Sungyak "John" Kim is an MDiv student of theology at Reformed Theological Seminary in Orlando, Fla. He is currently investigating the intersection between philosophy and theology, and their practical applications in our culture and politics. You can follow him on Twitter @sungyak.
Articles By This Author
Letter to a Kingdom Citizen
A common sentiment that’s expressed by both the left and the right on the issue of immigration reform is that immigrants need to prove their faithful adherence to the law and contribution to society before they’re put on some path to citizenship. It's redemption by works. It’s a reasonable means to verify their willingness to contribute to society. But a disconcerting irony dawned on me amid all this mutual give-and-take language we hear about immigrants; that is, many citizens themselves do not heed the same exhortation to contribute to their country today.
This is encouraged by the fact that citizenship today is identified entirely by a piece of paper, not by a way of life — by ink, not by deed. Although one’s citizenship technically includes a whole list of rights and duties, the fulfillment of these rights and duties is not a part of the identification process. This is understandable, as it’s very difficult to tell whether someone is trying to contribute to the state or merely trying to get what they can out of their legal privileges. I'm not out to start a Civil Reformation or something. But these thoughts have reminded me that the standard the Bible sets for Christian citizenship in heaven is something else entirely.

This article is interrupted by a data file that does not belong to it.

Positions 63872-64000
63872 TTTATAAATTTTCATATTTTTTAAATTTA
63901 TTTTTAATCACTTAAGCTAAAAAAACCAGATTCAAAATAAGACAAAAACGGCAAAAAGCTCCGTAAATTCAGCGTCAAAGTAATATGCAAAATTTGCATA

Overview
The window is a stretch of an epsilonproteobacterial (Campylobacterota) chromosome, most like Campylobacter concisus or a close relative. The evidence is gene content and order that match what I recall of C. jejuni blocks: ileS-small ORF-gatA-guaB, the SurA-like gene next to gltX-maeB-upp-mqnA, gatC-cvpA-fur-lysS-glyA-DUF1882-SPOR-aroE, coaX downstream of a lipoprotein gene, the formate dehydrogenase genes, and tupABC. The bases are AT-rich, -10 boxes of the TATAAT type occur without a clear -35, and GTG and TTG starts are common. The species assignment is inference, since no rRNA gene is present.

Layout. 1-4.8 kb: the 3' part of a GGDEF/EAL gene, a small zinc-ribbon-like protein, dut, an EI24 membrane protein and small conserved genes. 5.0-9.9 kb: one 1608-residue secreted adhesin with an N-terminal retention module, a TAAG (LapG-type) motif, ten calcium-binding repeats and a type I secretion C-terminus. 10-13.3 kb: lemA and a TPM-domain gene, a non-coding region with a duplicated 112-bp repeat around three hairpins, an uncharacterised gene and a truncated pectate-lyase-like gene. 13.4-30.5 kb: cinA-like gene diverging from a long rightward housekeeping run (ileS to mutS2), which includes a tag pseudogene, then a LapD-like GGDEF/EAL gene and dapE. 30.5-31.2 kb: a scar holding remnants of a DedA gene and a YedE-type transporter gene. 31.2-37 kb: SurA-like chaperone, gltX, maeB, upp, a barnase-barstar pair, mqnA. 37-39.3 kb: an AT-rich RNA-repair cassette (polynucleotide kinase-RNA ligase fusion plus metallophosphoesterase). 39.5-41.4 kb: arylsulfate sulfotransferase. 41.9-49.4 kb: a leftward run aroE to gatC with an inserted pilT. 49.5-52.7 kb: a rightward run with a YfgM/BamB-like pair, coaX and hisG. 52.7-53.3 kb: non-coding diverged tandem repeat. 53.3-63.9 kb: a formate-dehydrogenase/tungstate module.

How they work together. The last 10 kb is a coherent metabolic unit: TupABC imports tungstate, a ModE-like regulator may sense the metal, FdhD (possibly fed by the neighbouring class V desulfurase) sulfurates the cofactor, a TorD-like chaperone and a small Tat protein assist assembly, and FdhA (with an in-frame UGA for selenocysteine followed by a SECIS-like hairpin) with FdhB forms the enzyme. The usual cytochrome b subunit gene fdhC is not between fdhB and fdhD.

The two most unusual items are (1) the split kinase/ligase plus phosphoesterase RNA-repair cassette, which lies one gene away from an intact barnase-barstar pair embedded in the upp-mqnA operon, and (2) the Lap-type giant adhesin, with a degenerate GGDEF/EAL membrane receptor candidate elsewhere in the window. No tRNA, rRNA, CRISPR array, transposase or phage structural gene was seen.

New Calvinists today have hammered home the doctrine of justification by faith through grace, not by works or legalistic moralism. Kingdom citizenship is claimed by faith in Christ. Got it.
Yet, Scripture is emphatic that Kingdom citizenship is not identified by faith alone, but also by works.
Nietzsche Dissects American Political Discourse
What if I told you that the political discourse in America has proven for decades what PSY’s ‘Gangnam Style’ phenomenon has proven recently? What do I mean? It is simply this: people can indeed get tirelessly excited about something that sounds good without understanding its contents.
Like every election year, 2012 seems to have its own particular set of buzzwords and slogans. From “the forgotten 47 percent” to “you did build that,” those on the left and the right are each trying to infuse the political discourse with their own partisan lingo. But it’s time somebody put a stop to the hype and asks the sensible question: “What is the real meaning behind all of this?”
Truth is, both political parties have been directing their resources to highlight their differences more than anything else. They are platforms defined by contrast, not by real facts. This should lead us to raise the question that is usually unasked (and therefore unanswered) amid the consistent heat of the American political climate: “If the government is designed ultimately for the good of the people, is the political discourse today reflective of that goal?”
To this question, the German philosopher Friedrich Nietzsche answers, “No.”